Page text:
Got a Mundane Mystery you’d like solved? Send me a message via social media (@AndyWebbRadioVoice), or shoot me an email at andy@wfre.com.

BROUGHT TO YOU BY: Airtron Heating & Air Conditioning

MUNDANE MYSTERIES: What Makes A Clock A “Grandfather Clock”?

What exactly makes a majestically tall clock a “grandfather clock”? No, it has nothing to do with the only people who seem to have them these days (though it’s understandable why someone might think that).

Grandfather clocks are technically called “longcase clocks”, with their tall wooden cases, long swinging pendulums, ornate roman numerals, musically echoing chimes. They seem to belong in a world of courting parlors, model A Fords, and silent movies…basically, the world of our grandparents. But how they really got their geriatric nickname actually has nothing to do with grandparents.

When American songwriter named Henry Clay Work visited England back in 1875, he checked into the George Hotel in North Yorkshire. The hotel’s lobby had a large pendulum clock that no longer worked, and just sat in the lobby collecting dust. It piqued Work’s interest, so he asked the staff about the clock’s history. He was told that it had belonged to two, by then deceased, brothers who’d been the inn’s former owners. The clock had reportedly kept perfect time during the brothers’ lives, but when the first brother died, the clock stopped working. After having been repaired, however, the clock ultimately broke down & completely stopped working, allegedly, on the very day & at the very moment that the second brother died. And the clock stayed that way, even after multiple attempts to fix it.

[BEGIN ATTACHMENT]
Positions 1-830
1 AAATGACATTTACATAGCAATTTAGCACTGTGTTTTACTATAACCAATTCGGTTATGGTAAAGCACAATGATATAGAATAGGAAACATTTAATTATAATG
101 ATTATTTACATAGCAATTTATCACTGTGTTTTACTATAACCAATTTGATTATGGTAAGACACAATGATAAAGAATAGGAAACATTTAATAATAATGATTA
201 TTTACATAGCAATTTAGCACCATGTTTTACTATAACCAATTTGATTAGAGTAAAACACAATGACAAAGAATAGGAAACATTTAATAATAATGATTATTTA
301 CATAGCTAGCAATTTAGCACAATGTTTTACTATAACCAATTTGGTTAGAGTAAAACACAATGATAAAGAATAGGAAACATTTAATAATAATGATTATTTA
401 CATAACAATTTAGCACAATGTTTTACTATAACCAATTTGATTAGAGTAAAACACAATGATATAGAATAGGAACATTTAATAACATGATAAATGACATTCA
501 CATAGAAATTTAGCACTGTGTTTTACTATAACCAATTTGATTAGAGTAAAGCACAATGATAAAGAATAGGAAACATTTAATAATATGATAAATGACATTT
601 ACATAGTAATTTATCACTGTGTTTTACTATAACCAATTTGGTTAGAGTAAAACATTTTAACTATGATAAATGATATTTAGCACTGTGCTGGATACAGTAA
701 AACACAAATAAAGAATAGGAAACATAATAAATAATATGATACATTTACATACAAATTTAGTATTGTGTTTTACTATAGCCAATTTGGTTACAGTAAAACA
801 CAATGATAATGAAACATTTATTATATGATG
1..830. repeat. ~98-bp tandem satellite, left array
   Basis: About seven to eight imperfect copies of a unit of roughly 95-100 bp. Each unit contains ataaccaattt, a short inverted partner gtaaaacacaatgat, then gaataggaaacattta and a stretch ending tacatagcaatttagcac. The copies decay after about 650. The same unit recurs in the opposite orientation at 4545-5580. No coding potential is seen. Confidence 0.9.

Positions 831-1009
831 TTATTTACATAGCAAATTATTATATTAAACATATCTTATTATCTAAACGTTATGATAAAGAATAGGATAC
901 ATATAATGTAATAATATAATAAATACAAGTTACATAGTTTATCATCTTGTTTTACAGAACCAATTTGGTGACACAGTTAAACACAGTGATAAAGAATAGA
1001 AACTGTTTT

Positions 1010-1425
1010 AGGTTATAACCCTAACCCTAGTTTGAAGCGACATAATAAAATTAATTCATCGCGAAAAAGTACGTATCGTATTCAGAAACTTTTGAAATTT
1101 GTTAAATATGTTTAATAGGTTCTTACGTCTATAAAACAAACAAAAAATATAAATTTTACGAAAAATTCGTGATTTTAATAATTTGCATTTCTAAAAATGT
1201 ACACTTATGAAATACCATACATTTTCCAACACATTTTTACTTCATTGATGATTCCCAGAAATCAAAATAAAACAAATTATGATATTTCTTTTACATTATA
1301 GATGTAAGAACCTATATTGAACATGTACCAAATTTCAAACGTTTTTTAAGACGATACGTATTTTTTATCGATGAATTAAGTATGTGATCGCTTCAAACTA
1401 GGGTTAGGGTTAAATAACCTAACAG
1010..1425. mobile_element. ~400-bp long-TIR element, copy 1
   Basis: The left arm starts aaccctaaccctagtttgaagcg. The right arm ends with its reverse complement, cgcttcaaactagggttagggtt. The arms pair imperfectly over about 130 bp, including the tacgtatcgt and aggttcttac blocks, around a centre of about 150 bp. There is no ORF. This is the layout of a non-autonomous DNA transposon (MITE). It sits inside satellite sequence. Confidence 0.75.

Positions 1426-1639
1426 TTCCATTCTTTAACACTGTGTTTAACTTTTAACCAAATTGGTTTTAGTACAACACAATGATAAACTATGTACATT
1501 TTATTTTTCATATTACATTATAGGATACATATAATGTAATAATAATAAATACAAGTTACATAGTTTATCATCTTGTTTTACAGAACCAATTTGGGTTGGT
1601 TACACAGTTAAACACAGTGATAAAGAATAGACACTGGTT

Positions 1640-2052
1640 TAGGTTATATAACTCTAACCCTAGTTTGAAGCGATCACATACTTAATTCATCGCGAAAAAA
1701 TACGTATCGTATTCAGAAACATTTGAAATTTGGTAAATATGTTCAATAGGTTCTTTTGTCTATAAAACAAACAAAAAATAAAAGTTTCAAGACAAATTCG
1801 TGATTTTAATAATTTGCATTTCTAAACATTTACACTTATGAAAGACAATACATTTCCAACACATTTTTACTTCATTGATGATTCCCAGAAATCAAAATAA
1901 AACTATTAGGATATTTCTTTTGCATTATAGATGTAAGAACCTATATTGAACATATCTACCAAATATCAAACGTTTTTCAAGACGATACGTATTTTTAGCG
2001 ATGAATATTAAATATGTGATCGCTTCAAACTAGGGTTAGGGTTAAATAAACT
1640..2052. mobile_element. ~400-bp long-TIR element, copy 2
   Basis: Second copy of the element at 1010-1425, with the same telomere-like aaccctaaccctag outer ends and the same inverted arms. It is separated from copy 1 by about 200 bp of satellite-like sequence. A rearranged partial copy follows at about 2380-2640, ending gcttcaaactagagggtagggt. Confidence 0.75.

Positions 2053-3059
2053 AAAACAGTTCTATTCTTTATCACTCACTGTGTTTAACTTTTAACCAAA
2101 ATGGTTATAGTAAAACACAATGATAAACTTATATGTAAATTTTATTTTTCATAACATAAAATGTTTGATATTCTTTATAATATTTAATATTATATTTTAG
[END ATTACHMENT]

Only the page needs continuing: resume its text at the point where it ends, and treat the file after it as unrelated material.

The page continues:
Mr. Work loved that story, so he wrote a song about it entitled, “My Grandfather’s Clock.” And, while it may not have been Garth Brooks-caliber songwriting, the public went crazy over the song, ultimately selling over a million copies of the sheet music. From that point on, the public almost immediately stopped calling them “longcase clocks”, and instead began referring to the tall timepieces as “grandfather clocks”.

Fascinatingly, Henry Clay Work’s song lives on, having been recorded multiple times across the 20th century, including by Johnny Cash in 1959 & even as recently as 2004 by R&B/Soul group Boyz II Men. Yet, while the song lives on, clock-lovers worry that old pendulum-swinging grandfather clocks may not be long for our modern, digital timekeeping world. But…for now, at least…just like the song, the grandfather clock keeps on ticking.

Got a Mundane Mystery you’d like solved? Send me a message via social media (@AndyWebbRadioVoice), or shoot me an email at andy@wfre.com.

BROUGHT TO YOU BY: Airtron Heating & Air Conditioning

Andy Webb, a 25-year Radio entertainer & content creator, is the new Program Director for 99.9 WFRE & host of “The Free Country Free Ride” weekday afternoons from 3pm-7pm.

From his very first job in 1995, in his hometown of Meridian, MS, Radio has been the only occupation Andy’s ever known; from the age of reel-to-reel tape to today’s digital audio, he worked his way up through late-night air shifts all the way up to morning drive. Always an eager student of Radio, Andy has used every opportunity to hone his skills and personality into an affable mixture of humor and gravitas listeners can instantly identify with & latch onto. He’s been featured across many formats, including Country, Classic Rock, Adult Contemporary, Hot AC, Southern Gospel, and even Urban AC; and, as a testament to his talents and commitment to fun-yet-informative radio, Andy was awarded the Mississippi Association of Broadcasters“Radio Personality of the Year” award four out of five years between 2006 and 2011.

While having attended The University of Southern Mississippi on an Opera Performance scholarship, Andy always followed the path Radio set before him, which has taken him from Meridian to Hattiesburg, MS, to Charleston, SC, and now Frederick, MD. Andy enjoys spending time with his wife, Emma (a fellow Broadcaster), and daughter, Isabel, while also spending his infrequent free time golfing, wood-working, an motorcycle riding.